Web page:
In the complex realm of international diplomacy, India’s quest for a permanent seat on the U.N. Security Council and China’s persistent efforts to thwart it are deeply rooted in their ancient histories. As two of the world’s oldest continuous civilizations, their interactions are colored by centuries of mutual distrust, and their intentions are continually scrutinized.
Drawing inspiration from legendary grandmasters of statecraft, both nations have honed their strategies to navigate this complex geopolitical landscape. The enduring philosophies of India’s Chanakya and China’s Sun Tzu, even though they lived over two millennia ago, continue to shape their approach to international relations.
For India, the G4, a coalition formed in 2004 with fellow Security Council aspirants Japan, Germany, and Brazil, symbolizes a collaborative alliance of like-minded nations. In contrast, China perceives the G4 as a challenge to its established influence as one of the Security Council’s five permanent, veto-wielding members, alongside the U.S., the U.K., France, and Russia.
These differing interpretations of the G4’s significance reflect the lessons drawn from their respective grandmasters. India’s adherence to Chanakya’s wisdom that “There is no friendship without self-interest” underlines its approach, while China draws on Sun Tzu’s advice that “Battles are lost when adequate calculations are not made in advance.”
Despite its growing global influence, India recognizes that securing a permanent seat on the U.N. Security Council requires the collective consent of all five current permanent members, including China. New Delhi has garnered support from all members except China. Beijing has adopted a shrewd strategy, indicating that it would support India’s bid only if it disengages from Japan.
China’s approach aligns with Sun Tzu’s famous dictum, “All warfare is based on deception.” The reality is that China is uneasy about India’s ascendance on the world stage. To counter this, China has been fostering a close relationship with Pakistan, using territorial disputes and territorial claims on Indian lands to exert pressure and maintain an edge. This mirrors Sun Tzu’s principle: “The best strategy is to break the enemy’s resistance without fighting.”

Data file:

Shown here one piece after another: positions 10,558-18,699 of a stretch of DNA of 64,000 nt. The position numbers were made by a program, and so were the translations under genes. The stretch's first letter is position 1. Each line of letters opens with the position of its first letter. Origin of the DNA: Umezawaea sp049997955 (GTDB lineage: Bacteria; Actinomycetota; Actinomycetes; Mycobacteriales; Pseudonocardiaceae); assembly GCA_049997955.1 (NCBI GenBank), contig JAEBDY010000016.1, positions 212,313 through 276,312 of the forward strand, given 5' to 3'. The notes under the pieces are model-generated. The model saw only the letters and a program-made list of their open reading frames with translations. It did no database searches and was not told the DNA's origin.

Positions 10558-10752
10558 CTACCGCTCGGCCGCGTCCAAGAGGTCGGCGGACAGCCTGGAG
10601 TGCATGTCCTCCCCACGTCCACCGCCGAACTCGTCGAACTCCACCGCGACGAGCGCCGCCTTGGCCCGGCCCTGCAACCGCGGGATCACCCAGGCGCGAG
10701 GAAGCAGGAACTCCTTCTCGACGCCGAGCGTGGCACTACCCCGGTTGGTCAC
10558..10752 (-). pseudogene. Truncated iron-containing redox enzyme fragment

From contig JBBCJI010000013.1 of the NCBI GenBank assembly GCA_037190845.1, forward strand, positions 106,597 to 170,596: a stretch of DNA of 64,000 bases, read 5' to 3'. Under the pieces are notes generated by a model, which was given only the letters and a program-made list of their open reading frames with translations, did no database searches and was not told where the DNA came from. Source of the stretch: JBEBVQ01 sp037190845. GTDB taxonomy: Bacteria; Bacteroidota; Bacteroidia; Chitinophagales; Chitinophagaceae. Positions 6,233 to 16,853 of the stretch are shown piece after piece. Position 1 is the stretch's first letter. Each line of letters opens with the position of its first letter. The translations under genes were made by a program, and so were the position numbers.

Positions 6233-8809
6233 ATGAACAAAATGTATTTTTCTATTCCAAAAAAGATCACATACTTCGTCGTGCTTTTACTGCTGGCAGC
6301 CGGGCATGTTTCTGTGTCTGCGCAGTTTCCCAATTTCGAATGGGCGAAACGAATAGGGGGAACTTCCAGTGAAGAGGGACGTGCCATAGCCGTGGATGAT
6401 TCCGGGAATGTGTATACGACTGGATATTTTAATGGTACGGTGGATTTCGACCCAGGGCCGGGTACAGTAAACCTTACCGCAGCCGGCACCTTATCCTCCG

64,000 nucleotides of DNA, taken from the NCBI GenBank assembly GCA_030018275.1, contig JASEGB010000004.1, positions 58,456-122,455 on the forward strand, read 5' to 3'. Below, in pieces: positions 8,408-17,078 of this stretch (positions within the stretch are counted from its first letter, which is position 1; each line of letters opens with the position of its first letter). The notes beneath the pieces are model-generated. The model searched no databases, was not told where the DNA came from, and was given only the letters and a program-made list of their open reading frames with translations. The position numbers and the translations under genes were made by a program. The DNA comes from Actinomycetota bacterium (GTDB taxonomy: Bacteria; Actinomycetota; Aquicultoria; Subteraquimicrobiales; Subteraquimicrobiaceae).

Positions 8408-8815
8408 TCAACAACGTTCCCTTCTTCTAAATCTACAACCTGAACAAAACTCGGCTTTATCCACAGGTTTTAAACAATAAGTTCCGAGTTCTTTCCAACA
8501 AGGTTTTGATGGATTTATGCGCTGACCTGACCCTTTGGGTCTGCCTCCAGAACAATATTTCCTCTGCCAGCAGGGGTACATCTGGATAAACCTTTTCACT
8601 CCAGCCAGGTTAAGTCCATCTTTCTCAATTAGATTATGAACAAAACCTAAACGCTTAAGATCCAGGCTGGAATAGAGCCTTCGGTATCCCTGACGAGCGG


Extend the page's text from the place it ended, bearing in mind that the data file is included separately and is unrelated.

India, in response, has adopted a foreign policy stance of “strategic autonomy.” Following Chanakya’s counsel to “Attack and destroy your fear, as soon as it approaches,” New Delhi’s strategy involves confronting China where it is vulnerable before entering negotiations.
In recent years, India has positioned itself as a viable alternative to China for multinational manufacturers and has become integrated into U.S. strategic plans for the Asia-Pacific region. This strategic move has been so successful that the U.S. now refers to the region as the Indo-Pacific, demonstrating India’s influence. India’s commitment to building goodwill, particularly among Global South nations, is consistent with Chanakya’s advice that “A person’s goodness spreads in all directions.”
New Delhi’s diplomatic achievements, such as garnering support for the African Union to join the global body and facilitating consensus on important issues, underscore its readiness for a permanent Security Council seat. If the U.N. General Assembly voted today, India would likely secure the necessary two-thirds support due to its effective positioning as a spokesperson for the developing world.
Nonetheless, India must further advance its strategy to isolate China and question why it is pursuing this goal, as Chanakya advised. India needs to build consensus directly, refuting China’s claim of a lack of agreement regarding its accession. This could potentially place China “outside the global consensus,” a position Beijing strives to avoid.
In their diplomatic jockeying, Chinese President Xi Jinping’s absence from the G20 summit in New Delhi aimed to diminish India’s influence. Surprisingly, his non-participation did not sway other leaders’ decisions to attend. China is undoubtedly devising a response to rectify past missteps in its efforts to contain India.
In this process, India can draw inspiration from Sun Tzu’s wisdom: “If you know your enemy and know yourself, you don’t have to fear the result of a hundred battles.” Understanding China’s tactics and its own strengths is crucial for India as it navigates the intricate world of international diplomacy.